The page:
Washington (ISJ) - Researchers have developed a new kind of solar cell that can harnesses more sunlight. The new solar cell, according to researchers at MIT and Stanford University, combines two different layers of sunlight-absorbing material in order to harvest a broader range of the sun?s energy.
Researchers are hopeful the new development could lead to photovoltaic cells that are more efficient than those currently being used in solar-power installations.
The new cell uses a layer of silicon, a non-metal with semiconducting properties used in making electronic circuits, which forms the basis for most of today?s solar panels. However, it adds a semi-transparent layer of a material called perovskite, which can absorb higher-energy particles of light.
This is different from an earlier ?tandem? solar cell, in which the two layers were physically piled but each had its own separate electrical connections. But the new version has both layers connected together as a single device that needs only one control circuit.
The new version is much simpler to make and install. But it has its disadvantage also. The current produced is limited by the capacity of the lesser of the two layers. But the research team is currently working on to match the current output of the two layers as precisely as possible to optimize the output. �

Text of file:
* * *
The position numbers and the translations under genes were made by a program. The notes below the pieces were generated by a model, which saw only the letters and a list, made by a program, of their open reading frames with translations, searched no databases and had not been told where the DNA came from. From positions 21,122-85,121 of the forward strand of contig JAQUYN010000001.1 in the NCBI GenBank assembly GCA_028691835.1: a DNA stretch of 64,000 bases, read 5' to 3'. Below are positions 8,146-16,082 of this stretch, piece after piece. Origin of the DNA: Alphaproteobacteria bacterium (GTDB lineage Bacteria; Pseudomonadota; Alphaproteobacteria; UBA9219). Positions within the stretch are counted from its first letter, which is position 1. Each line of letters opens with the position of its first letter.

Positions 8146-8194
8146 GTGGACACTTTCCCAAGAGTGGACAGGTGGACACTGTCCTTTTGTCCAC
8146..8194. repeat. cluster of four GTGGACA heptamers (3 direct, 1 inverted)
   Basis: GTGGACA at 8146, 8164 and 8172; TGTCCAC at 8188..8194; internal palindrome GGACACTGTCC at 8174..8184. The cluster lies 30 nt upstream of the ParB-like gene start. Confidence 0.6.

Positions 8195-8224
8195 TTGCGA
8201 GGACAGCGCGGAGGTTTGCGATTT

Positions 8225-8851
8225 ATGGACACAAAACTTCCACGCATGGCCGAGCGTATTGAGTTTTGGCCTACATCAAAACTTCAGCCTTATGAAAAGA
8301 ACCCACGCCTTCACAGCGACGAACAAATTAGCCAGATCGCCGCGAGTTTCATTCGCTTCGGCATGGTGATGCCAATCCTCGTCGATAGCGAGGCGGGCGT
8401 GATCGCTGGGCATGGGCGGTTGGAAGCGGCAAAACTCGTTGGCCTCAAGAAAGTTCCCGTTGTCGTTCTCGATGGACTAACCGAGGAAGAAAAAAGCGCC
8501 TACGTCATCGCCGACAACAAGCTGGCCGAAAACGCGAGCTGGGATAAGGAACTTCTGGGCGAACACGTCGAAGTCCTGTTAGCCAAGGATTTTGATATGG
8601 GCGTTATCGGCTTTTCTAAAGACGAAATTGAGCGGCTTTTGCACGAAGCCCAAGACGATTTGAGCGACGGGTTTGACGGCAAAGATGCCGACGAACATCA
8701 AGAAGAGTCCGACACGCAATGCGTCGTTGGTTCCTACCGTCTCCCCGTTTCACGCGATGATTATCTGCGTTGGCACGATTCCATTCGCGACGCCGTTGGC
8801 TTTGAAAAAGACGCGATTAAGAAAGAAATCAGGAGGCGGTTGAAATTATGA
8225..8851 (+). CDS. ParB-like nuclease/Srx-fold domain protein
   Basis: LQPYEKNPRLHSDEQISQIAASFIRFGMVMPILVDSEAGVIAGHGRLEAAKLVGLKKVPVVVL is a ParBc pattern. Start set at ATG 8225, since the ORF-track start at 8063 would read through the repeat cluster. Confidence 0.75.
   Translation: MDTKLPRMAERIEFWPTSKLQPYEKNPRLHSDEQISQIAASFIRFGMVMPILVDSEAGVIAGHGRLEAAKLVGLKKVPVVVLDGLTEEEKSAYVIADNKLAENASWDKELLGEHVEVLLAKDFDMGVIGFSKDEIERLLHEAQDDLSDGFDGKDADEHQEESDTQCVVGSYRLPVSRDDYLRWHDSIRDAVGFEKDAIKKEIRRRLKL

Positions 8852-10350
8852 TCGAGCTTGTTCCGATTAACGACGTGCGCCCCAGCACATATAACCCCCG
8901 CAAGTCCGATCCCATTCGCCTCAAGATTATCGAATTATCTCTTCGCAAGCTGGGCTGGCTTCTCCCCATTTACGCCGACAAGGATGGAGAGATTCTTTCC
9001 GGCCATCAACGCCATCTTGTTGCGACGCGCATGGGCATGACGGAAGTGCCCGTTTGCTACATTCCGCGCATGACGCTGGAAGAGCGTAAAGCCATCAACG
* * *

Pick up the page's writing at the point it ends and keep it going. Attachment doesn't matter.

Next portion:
The focus is now to increase the power efficiency, which is the percentage of sunlight?s energy that gets converted to electricity ? that is possible from the combined cell. In this initial version, the efficiency is 13.7 percent, but the researchers say they have identified low-cost ways of improving this to about 30 percent. Once it is achieved, there will be a substantial improvement over today?s commercial silicon-based solar cells. Researchers say this technology could ultimately achieve a power efficiency of more than 35 percent.
The next biggest challenges are to explore as to how to easily manufacture the new type of device and to make the material durable enough to be commercially viable.
Researchers say the exact formulation may not turn out to be the most advantageous for better solar cells, but is one of several avenues worth exploring. Associate professor of mechanical engineering Tonio Buonassisi, says: ?Our job at this point is to provide options to the world,? adding ?the market will select among them.?
Image courtesy: MIT